Creating the Mind of a Great University
John Bascom and the ‘Wisconsin Idea’
Although nowadays many people seem to think that universities should function as four-year vocational schools, the University of Wisconsin always professed loftier ambitions. State statutes refer to “the pursuit of truth” as part of UW’s mission. Moreover, the university was once considered a laboratory of good governance, a public think tank for public policy. Called the “Wisconsin Idea,” the project of drawing academics out of their ivory towers and into everyday life is inimical to obscurantism of late-modern academia and the anti-intellectualism of politicians such as Scott Walker. Although promulgated by the Progressive Republican Robert La Follette, the idea is traced to his teacher, the university’s president (1874-1887) and the subject of a new book, John Bascom and the Origins of the Wisconsin Idea.
For author J. David Hoeveler, a UW-Milwaukee history professor, studying Bascom is a continuation of his earlier book, Creating the American Mind, which explored how the university education of Thomas Jefferson, John Adams, Alexander Hamilton and other founders helped shape the new republic. Part of the next generation of American activist intellectuals, Bascom campaigned against slavery before the Civil War and continued speaking for women and the working class. “You won’t find many university presidents of his time who advocated not only for organized labor but for the right to strike,” Hoeveler says.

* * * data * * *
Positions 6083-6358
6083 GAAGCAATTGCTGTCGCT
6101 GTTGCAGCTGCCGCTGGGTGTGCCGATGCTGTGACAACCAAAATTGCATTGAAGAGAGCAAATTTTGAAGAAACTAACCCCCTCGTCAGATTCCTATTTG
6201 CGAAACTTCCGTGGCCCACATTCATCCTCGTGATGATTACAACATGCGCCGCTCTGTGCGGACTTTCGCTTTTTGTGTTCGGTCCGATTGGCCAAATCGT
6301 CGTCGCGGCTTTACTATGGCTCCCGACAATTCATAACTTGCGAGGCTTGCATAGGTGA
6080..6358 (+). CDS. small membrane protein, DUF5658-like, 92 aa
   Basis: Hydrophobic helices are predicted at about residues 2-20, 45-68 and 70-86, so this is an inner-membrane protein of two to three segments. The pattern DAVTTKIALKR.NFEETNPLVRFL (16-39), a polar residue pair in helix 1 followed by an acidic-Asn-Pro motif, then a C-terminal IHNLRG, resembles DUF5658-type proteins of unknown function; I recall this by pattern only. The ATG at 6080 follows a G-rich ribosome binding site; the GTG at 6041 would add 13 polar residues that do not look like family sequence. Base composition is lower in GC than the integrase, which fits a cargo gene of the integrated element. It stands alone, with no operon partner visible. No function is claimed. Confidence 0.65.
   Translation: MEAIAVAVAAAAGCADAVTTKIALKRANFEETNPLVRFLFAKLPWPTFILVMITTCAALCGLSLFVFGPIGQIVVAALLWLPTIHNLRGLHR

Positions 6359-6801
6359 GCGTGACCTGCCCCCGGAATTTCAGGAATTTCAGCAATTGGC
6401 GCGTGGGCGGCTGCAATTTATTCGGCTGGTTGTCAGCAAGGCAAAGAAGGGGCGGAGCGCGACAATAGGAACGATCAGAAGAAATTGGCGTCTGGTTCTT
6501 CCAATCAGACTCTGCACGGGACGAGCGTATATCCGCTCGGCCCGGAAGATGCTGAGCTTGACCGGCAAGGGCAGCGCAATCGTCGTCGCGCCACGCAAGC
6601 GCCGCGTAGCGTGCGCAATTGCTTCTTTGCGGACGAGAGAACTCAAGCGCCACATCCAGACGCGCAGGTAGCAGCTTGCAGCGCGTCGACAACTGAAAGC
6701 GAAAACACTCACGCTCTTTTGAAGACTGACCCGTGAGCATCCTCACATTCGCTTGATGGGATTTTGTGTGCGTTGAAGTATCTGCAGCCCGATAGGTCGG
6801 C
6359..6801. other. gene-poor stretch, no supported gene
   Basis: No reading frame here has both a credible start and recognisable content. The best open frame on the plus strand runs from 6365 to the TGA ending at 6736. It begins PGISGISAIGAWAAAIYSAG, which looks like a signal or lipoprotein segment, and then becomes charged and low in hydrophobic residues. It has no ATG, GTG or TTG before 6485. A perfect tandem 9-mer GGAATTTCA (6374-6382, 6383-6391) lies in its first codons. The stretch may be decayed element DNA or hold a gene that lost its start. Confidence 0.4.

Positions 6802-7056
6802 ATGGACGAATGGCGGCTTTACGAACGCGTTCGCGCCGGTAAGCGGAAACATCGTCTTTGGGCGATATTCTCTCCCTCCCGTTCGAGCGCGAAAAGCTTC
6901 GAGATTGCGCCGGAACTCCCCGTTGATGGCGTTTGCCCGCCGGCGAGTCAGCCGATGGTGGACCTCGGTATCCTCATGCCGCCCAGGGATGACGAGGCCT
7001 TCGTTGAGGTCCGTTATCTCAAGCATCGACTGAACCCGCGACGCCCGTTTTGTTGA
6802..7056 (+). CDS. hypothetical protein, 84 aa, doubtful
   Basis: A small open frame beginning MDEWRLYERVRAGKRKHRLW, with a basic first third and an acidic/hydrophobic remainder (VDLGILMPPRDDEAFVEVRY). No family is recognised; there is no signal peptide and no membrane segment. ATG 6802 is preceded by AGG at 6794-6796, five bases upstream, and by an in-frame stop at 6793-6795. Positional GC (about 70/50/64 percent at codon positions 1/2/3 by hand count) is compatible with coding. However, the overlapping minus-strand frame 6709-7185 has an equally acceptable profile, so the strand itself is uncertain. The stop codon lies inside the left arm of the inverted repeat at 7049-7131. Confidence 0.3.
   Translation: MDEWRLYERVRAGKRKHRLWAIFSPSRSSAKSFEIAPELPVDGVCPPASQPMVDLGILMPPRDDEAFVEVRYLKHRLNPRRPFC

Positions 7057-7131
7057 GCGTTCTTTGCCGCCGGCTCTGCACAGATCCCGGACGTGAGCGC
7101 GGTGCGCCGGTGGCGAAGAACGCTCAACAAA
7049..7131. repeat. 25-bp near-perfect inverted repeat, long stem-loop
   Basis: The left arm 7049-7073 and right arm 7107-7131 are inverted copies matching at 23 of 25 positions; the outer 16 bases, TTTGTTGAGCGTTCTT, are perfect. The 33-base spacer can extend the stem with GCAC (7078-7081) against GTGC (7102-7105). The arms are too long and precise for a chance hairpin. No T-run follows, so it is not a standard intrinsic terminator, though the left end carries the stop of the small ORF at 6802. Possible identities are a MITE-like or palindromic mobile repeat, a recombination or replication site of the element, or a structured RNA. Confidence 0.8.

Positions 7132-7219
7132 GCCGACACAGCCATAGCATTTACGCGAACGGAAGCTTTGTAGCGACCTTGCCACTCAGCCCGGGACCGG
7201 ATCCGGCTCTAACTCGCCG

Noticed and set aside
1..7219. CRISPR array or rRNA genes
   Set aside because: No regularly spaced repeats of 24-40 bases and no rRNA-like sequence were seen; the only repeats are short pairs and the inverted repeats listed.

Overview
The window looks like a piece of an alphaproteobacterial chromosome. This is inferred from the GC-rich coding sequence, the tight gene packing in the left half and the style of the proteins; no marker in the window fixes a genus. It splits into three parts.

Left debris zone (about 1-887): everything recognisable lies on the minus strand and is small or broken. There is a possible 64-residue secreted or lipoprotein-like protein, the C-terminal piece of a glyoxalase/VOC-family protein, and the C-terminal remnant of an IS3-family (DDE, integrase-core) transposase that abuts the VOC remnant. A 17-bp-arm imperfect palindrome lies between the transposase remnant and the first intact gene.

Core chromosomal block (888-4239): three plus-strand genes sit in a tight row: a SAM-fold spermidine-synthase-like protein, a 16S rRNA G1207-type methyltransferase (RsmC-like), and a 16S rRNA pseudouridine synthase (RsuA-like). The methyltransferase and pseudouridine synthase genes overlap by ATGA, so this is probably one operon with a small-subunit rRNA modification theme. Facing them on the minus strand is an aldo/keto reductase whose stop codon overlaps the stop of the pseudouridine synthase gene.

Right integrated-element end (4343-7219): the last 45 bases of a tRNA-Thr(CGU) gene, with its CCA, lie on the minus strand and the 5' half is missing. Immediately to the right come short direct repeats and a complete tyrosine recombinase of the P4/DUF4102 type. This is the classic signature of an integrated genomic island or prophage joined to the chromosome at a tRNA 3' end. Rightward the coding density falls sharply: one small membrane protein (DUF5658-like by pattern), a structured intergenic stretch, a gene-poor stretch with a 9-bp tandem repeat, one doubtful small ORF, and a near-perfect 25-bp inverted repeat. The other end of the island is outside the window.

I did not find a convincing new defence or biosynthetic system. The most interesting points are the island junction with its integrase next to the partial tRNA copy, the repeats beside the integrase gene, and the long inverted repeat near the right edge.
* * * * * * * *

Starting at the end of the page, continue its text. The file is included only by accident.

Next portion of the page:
“He believed that the state had a responsibility for the common good that transcended the peculiarities of individual preferences,” Hoeveler continues. “He believed that philosophy should underscore the teaching of every subject and the solutions to the moral and social crises of the day.” Imbued with neo-Kantian idealism, Bascom “engaged with German philosophy and drew from it the idea that the mind was powerful enough to see through empirical reality to a higher vision, the higher truths. Unlike some philosophers, he took what he learned and applied it to practical reforms.”
Hoeveler will speak about Bascom at 7 p.m. on Friday, Sept. 7 at Boswell Book Co., 2559 N. Downer Ave.